Shaka Senghor was raised in a middle class neighborhood on Detroit’s east side during the height of the 1980s crack epidemic. An honor roll student and a natural leader, he dreamed of becoming a doctor—but at age 11, his parents’ marriage began to unravel, and the beatings from his mother worsened, sending him on a downward spiral that saw him run away from home, turn to drug dealing to survive, and end up in prison for murder at the age of 19, fuming with anger and despair.
Writing My Wrongs (Convergent Books) is the story of what came next. During his nineteen-year incarceration, seven of which were spent in solitary confinement, Senghor discovered literature, meditation, self-examination, and the kindness of others—tools he used to confront the demons of his past, forgive the people who hurt him, and begin atoning for the wrongs he had committed. Upon his release at age thirty-eight, Senghor became an activist and mentor to young men and women facing circumstances like his. Shaka’s an unforgettable story, one which reminds us that our worst deeds don’t define us and which serves as a compelling witness to our country’s need for rethinking its approach to crime, prison, and the men and women sent there.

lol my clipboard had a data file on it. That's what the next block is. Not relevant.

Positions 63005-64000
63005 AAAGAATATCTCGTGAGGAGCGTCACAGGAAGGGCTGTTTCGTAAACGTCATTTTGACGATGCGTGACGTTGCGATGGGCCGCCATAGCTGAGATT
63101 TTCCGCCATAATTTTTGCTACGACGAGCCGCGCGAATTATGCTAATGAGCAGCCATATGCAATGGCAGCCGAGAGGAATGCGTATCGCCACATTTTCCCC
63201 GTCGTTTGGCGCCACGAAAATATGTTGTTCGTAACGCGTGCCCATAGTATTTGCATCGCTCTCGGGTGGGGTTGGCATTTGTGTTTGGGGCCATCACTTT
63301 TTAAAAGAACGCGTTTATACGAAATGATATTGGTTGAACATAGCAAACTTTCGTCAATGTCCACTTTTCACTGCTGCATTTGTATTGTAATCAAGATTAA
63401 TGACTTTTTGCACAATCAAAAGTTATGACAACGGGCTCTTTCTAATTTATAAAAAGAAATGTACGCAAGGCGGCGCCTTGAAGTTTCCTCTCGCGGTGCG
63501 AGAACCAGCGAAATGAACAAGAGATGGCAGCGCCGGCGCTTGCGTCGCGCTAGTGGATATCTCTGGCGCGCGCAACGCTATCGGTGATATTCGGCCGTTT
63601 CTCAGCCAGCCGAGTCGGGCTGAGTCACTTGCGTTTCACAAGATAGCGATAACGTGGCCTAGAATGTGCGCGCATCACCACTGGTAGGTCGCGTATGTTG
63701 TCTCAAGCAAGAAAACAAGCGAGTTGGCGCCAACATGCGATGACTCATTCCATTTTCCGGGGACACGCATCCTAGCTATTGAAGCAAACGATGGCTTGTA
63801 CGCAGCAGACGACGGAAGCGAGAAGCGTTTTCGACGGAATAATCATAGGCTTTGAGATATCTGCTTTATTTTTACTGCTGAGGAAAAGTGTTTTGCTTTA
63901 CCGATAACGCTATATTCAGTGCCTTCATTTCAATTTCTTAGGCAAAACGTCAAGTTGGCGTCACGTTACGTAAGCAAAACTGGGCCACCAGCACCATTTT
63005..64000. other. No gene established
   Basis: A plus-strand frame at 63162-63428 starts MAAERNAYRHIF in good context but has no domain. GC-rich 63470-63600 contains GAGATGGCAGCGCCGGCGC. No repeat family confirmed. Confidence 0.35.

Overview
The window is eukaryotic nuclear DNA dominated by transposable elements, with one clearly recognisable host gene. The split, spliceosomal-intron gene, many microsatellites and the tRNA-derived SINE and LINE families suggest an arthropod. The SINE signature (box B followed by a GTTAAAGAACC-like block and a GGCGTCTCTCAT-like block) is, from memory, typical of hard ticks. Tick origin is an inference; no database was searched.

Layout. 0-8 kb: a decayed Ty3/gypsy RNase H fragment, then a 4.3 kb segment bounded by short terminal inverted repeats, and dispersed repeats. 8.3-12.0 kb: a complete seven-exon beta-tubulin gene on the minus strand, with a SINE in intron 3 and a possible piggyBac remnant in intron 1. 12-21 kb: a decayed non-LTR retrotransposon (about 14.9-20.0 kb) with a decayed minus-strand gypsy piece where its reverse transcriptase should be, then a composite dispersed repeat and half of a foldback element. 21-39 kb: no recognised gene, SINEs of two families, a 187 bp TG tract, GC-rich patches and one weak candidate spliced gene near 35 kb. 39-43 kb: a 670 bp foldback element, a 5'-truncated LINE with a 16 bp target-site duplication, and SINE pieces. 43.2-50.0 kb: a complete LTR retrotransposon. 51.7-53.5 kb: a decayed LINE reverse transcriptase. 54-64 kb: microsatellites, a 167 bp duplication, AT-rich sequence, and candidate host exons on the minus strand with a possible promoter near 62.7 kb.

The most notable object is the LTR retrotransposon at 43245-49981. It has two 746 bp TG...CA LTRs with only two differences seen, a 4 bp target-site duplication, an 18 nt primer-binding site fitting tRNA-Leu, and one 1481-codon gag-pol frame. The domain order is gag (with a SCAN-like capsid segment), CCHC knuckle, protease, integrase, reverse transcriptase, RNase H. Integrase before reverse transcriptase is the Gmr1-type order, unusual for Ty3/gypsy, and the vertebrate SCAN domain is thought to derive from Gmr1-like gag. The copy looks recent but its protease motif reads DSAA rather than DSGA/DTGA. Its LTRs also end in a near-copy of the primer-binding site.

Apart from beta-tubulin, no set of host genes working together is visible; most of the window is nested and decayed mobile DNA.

The new Writing My Wrongs Curriculum Guide was developed by Dr. Ebony Roberts and provides strategies to bring the book into the high school classroom. This guide, which also includes connections to the Common Core State Standards, features a thorough curriculum framework, activities for students before, during, and after reading the book, and takes you chapter by chapter through the themes (such as childhood innocence and prisons as punishment) that are central to Shaka’s story with suggested exercises and suggested supplementary resources for each.
Click here to read about the use of Writing My Wrongs in a community Common Reading program.